Wii whacked with patent infringement claim - again
Remote and Nunchuck at center of row
The Wii’s been hit with yet another patent violation claim, this time by a US firm alleging that the console’s controllers its ‘Human Movement Measurement System’ (HMMS).
It’s claimed that Nintendo violated a patent owned by Ohio-based company Motiva for an HMMS involving a “hand-held tracking device in communication with a base-station” used to create “an interactive gaming experience”.
According to Motiva, the Wii uses an “interactive hand-held remote in communication with a base-station to reproduce users’ movements” on TV - a pretty good description of the Wii Remote and Nunchuck.
"Using someone else's technology without permission is theft," said attorney W. Mark Lanier, Motiva's legal representative.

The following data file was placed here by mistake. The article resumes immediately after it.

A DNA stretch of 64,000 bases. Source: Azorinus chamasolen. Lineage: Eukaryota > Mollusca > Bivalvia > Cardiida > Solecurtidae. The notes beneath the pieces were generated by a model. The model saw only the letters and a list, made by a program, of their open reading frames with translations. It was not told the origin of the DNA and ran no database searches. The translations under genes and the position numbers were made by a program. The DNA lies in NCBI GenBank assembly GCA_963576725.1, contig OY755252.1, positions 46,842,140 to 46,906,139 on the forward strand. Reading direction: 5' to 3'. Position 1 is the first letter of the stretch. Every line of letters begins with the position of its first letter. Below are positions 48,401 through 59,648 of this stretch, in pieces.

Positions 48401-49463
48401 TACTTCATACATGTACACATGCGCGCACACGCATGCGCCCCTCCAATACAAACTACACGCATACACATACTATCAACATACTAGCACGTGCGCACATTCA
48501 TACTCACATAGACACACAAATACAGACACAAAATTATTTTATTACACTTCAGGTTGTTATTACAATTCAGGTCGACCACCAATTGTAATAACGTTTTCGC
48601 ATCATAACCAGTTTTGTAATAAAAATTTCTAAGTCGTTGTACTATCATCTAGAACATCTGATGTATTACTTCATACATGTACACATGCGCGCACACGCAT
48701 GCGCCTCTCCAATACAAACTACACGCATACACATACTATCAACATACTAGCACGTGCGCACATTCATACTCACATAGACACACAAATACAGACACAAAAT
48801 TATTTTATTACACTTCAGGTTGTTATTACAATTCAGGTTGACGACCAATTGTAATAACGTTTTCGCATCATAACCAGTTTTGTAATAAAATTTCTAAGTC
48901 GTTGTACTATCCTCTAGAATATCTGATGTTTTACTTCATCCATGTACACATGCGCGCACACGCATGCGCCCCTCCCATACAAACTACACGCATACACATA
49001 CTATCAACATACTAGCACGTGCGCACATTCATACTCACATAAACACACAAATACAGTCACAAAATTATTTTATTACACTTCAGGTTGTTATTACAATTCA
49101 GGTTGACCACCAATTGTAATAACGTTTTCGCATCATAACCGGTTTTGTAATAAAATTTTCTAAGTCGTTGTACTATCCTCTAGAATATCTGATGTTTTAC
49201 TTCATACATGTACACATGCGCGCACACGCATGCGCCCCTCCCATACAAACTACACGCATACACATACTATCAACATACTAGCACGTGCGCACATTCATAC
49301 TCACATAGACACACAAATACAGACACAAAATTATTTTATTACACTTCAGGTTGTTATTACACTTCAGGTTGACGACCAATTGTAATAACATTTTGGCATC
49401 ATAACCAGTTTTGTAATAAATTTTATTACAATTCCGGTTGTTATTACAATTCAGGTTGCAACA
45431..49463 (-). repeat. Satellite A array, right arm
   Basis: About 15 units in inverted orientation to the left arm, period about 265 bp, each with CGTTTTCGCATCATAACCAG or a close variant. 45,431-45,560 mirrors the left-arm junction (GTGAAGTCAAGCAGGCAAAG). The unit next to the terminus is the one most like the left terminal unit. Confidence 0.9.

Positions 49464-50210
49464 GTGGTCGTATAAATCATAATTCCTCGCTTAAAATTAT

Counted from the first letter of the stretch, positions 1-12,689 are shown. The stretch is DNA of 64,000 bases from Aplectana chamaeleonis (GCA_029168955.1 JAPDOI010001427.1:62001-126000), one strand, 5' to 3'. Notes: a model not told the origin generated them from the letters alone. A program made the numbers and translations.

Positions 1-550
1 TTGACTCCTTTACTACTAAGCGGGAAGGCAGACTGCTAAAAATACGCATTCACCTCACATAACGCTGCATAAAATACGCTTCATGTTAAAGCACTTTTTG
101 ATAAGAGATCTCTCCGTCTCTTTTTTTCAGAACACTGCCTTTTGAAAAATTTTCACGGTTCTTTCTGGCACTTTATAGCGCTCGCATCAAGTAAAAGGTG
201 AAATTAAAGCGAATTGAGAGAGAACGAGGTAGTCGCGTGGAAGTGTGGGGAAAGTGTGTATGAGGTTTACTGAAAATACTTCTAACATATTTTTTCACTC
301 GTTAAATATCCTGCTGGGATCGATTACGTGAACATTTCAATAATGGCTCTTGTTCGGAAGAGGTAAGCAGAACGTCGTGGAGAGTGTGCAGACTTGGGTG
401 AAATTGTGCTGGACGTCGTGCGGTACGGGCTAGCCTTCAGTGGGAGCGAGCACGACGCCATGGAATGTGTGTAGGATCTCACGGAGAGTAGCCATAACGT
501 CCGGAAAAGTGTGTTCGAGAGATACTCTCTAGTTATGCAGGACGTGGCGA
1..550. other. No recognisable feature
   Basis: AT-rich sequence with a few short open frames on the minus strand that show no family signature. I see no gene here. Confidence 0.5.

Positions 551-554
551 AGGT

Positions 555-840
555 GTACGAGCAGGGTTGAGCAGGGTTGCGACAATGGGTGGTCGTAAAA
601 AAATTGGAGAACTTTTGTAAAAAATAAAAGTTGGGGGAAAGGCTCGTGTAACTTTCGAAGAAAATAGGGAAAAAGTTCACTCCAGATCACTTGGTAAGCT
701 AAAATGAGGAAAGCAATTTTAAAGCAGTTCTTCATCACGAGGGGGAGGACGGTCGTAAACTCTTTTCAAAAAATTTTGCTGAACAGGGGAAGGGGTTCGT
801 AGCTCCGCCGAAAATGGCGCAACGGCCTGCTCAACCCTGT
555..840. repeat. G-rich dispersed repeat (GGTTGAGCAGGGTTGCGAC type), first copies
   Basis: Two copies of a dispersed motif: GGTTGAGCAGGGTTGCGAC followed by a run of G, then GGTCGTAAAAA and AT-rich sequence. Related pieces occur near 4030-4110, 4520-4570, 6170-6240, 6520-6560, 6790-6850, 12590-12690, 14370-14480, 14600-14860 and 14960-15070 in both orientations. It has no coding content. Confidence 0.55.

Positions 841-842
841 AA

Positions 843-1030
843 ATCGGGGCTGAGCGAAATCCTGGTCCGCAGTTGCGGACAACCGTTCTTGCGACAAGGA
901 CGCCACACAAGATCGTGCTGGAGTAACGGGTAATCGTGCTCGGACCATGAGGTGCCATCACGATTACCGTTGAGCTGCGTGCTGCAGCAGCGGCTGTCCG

It’s worth noting that Motiva’s patent was filed in 2004, but only granted by the US Patent and Trademark Office in November 2007. The Wii was released in September 2006.
Motiva’s HMMS patent was originally listed as a rehabilitation aid, but games have also been listed as another potential use. It's not clear whether the videogame usage model was part of the original 2004 filing, or added at a later date before the patent was granted. Either way, Motivia is seeking royalties, damages and attorney fees from Nintendo.
Back in May, Nintendo was told to pay US gaming company Anascape $21m (£14.2m/€16.5m), after a court upheld claims that both the Wii’s and GameCube’s controllers violated its intellectual property rights.
Now i'm quite sceptical about this sort of stuff, mostly for the fact that this comes out of the blue near the end of 2008 with what sounds like a very quickly thought out name to attach to the device in the arguement. I'm stopping here because i'm worried that the next sentence i churn out will be extremely unstable.
Leave the US in a technological wilderness
Fairly simple solution as the US allow blindingly obvious things to be patented with or without working examples, is to not sell into the US. They will still want their gadgets and may then start to resolve their restrictive practices properly.